SLC19A3 0.9986 0.0014 6.569875 0.005144 0.000039 0.0 0.25 8.291973 8.206144 2.887105 ... 2.910343 0.004650 0.572414 0.004325 51.325165 0.268085 True Adipocytes vs Rest Adipocytes Rest
PLIN1 0.9982 0.0018 6.318161 0.005420 0.000050 0.0 0.25 7.838456 7.689051 2.797599 ... 2.799999 0.004379 0.806897 0.004325 52.921761 0.196486 True Adipocytes vs Rest Adipocytes Rest
LGALS12 0.9982 0.0018 6.318161 0.001333 0.000014 0.0 0.25 7.766857 7.723073 2.992604 ... 0.689655 0.000973 0.351724 0.000973 10.667459 0.059477 True Adipocytes vs Rest Adipocytes Rest

5 rows × 22 columns

We now extract top markers for each cluster using the DE results.

markers = {}
cats =
for i, c in enumerate(cats):
    cid = f"{c} vs Rest"
    cell_type_df = de_df.loc[de_df.comparison == cid]

    cell_type_df = cell_type_df[cell_type_df.lfc_mean > 0]

    cell_type_df = cell_type_df[cell_type_df["bayes_factor"] > 3]
    cell_type_df = cell_type_df[cell_type_df["non_zeros_proportion1"] > 0.1]

    markers[c] = cell_type_df.index.tolist()[:3], groupby="cell_type", use_rep="X_scVI")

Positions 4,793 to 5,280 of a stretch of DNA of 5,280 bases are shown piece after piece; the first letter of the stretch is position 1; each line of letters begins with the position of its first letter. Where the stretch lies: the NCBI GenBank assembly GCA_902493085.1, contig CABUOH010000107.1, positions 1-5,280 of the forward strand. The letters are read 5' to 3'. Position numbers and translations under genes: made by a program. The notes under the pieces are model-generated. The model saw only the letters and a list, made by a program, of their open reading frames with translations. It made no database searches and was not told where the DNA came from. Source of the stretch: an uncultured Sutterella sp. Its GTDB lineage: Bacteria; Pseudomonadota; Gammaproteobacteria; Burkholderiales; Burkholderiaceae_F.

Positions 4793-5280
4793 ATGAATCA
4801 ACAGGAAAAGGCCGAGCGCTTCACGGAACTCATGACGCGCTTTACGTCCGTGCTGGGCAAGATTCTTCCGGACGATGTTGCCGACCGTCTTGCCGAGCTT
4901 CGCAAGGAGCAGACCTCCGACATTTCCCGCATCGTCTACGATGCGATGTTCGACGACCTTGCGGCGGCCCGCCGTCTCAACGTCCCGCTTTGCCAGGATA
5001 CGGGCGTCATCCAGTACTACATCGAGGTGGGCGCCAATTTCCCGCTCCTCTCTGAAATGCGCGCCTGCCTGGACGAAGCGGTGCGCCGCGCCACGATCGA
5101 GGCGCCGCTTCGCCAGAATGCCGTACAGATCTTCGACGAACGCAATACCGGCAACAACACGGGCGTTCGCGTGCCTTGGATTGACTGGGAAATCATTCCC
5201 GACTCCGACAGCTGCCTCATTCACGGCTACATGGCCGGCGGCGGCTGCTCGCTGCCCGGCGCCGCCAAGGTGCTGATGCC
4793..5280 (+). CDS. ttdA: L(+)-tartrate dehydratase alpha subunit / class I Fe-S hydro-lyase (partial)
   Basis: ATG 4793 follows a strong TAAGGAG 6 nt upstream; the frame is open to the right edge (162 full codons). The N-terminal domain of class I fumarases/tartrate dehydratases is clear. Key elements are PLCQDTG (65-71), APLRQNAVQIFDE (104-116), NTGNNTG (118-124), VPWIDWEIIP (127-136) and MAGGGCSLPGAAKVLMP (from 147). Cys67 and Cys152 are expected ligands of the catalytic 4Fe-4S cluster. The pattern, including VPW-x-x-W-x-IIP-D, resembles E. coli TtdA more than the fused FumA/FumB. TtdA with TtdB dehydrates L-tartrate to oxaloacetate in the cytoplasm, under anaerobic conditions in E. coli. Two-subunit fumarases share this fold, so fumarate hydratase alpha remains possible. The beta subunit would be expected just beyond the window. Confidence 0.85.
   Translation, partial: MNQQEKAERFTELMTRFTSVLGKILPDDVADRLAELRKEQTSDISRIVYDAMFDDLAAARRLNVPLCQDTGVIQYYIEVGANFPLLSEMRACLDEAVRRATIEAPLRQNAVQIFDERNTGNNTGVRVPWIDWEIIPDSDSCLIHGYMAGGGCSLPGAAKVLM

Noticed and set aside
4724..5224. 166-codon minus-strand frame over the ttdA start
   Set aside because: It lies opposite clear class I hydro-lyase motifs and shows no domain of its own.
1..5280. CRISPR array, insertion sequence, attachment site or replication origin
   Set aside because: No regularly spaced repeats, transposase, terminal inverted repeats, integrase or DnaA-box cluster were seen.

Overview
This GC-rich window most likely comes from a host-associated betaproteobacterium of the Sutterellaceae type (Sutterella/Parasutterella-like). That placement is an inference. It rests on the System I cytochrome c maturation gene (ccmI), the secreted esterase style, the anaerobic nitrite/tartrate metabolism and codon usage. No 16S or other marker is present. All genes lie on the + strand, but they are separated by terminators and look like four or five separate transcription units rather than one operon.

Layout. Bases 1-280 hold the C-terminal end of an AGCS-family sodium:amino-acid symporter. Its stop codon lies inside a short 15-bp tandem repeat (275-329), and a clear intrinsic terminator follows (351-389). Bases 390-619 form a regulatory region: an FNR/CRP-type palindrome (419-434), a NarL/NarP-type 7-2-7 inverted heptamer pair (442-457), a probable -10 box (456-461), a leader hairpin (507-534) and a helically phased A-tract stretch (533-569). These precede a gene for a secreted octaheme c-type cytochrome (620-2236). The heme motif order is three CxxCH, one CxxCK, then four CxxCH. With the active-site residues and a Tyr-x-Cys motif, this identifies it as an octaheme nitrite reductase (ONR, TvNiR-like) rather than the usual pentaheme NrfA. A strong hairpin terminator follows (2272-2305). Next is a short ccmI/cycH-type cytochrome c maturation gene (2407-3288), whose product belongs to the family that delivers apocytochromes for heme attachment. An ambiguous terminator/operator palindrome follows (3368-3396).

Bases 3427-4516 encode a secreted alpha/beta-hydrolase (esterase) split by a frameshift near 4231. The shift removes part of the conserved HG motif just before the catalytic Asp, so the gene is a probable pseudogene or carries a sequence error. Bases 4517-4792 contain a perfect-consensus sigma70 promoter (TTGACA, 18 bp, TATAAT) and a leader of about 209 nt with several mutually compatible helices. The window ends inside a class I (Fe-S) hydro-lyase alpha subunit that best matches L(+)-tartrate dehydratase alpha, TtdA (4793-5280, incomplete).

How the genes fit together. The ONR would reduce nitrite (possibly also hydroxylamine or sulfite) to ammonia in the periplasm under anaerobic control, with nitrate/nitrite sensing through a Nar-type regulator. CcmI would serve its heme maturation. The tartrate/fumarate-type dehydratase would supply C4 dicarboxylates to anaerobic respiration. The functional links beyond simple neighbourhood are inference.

We can also visualize the scVI normalized gene expression values with the layer option.
    figsize=(8, 12),

Logging information#

Verbosity varies in the following way:

  • logger.setLevel(logging.WARNING) will show a progress bar.

  • logger.setLevel(logging.INFO) will show global logs including the number of jobs done.

  • logger.setLevel(logging.DEBUG) will show detailed logs for each training (e.g the parameters tested).

This function’s behaviour can be customized, please refer to its documentation for information about the different parameters available.

In general, you can use scvi.settings.verbosity to set the verbosity of the scvi package. Note that verbosity corresponds to the logging levels of the standard python logging module. By default, that verbosity level is set to INFO (=20). As a reminder the logging levels are:


Numeric value